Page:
Designed For Sound | February 16

Every week we highlight a movie with outstanding sound, whether that’s for it’s importance to cinematic history, it’s creative use of sound or the sheer audio enjoyment factor of the film. Some might be obvious but we’ll be unearthing hidden gems too.

The Conversation (1974)

© 2003 Paramount Pictures

We kicked off February with one of the finest Hollywood thrillers of the 70s: The Conversation (1974) - written, directed and produced by Francis Ford Coppola. 

It won the Palme D'Or in Cannes that year and only lost the 1975 Best Picture and Best Writing Oscars to The Godfather Part II, the other Coppola movie in contention in that year. The film follows the life of surveillance expert and lone wolf Harry Caul (Gene Hackman), in his attempts to solve an assignment he is working on. Its about social detachment; the increasingly relevant issue of surveillance in modern societies; and its about really listening as opposed to just hearing. All throughout the movie sound is used as a running commentary on what is going on in the mind of our secretive and increasingly isolated character. Sound is so central to this movie in many layers that we could consider it a character. Without giving anything away, the whole movie revolves around one line of dialogue that sound genius Walter Murch captured on set whilst recording wild tracks for post production. The Conversation is a brilliant example of the power that sound has in influencing what we see.


Barton Fink (1991)

© Twentieth Century Fox

The Cohen brothers are releasing this month. Hail, Caesar! starring George Clooney was opening the 66th Berlinale yesterday. This week's #DesignedForSound movie is Barton Fink (1991). Outstanding at storytelling, the Cohens have understood and exploited the subtle power of sound as a narrative device like very few director/writers in history. They also strongly believe in early collaboration with and between their music and sound departments, something unfortunately rare in the fast-paced budget-ridden film industry. Barton Fink is about a playwright who suffers a creative impasse as he moves from New York to California to write for the movies. His naivety combined with a failure to understand people and be understood drive the events. The whole film is presented through his perspective and therefore all we see and hear is rarely what is expected and often something deeper. Composer Carter Burwell and Supervising Sound Editor Skip Lievsay sat down and spotted the film together. Scene by scene they discussed who would take care of what and how. They came up with a scheme where they would share the frequency spectrum so if sound was focusing on lower/bassy content the music would play higher notes and so on. The result is a faultless, smooth, coherent and interesting soundtrack, and a massively entertaining film.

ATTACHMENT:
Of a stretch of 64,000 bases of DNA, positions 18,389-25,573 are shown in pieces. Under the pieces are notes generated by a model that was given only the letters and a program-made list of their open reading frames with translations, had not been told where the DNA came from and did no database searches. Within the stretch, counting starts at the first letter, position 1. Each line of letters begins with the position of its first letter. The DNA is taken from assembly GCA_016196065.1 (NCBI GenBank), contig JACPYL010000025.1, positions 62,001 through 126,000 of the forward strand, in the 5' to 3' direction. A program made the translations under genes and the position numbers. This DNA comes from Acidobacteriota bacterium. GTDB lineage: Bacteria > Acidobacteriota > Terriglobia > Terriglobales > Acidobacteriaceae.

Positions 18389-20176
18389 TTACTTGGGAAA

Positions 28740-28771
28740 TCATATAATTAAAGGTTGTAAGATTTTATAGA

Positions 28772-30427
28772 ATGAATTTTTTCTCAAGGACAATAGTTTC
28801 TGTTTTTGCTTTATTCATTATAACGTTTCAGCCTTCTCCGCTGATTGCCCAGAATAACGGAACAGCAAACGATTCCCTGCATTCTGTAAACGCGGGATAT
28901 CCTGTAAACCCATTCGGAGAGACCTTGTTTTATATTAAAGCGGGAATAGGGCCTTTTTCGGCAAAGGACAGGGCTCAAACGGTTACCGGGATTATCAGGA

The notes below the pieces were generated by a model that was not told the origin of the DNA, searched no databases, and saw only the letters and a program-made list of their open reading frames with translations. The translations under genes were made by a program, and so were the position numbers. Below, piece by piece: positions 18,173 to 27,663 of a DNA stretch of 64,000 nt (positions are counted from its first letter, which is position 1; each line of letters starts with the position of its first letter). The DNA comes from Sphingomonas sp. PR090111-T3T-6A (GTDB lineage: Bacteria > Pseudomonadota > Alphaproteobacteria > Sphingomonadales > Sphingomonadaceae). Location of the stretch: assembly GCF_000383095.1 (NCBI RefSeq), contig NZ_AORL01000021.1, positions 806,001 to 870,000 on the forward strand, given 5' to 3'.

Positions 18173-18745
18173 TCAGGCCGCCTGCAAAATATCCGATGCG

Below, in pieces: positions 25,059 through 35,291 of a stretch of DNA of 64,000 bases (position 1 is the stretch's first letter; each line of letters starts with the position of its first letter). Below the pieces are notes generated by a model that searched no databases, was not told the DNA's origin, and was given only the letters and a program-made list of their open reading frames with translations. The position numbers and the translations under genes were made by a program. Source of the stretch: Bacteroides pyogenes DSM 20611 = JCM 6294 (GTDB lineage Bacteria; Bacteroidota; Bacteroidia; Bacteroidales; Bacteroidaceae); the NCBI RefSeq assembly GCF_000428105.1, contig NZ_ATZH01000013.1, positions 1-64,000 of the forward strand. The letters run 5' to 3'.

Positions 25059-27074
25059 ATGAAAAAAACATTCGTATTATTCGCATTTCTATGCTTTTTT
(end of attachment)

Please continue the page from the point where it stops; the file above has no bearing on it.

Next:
No Country For Old Men (2007)

We continue with the Cohen's because their work ethic is exemplary. No Country For Old Men (2007) - easily on our top 10 favourite films. So much to say about this flick so we'll (try and) keep it simple. Based on the book of the same name by Cormack McCarthy, NCFOM is a crime thriller/ drama/ western/ horror/ comedy/ noir/ road trip/ Cohens-style movie, set in the arid Texan borderlands. A drug deal gone wrong leaves a stash of cash that sets off a triangular chase between a Vietnam war veteran that finds it (Brolin), a mightily scary hitman (Bardem) and a soon-to-be retired sheriff (Jones). The soundtrack to NCFOM is an exercise in restraint. All the elements from Foley to backgrounds, to fx, to dialogues are dancing around moments of silence. There are a mere 11 minutes of composed music, so subliminal (drones from tibetan singing bowls) that you barely notice it. Suspenseful, incredibly dynamic, sparse and rich in detail, the mix is a pleasure ride to the ears. There isn't much dialogue either but it's sharp, full of meaning and delivered with strong accents -very Cohens. Not a wasted or boring scene here. From the opening voice over, delivered in deep rugged texan by Tommy Lee Jones, layered upon shots of deserted landscapes and dry whispy winds, you know it's going to be a good one.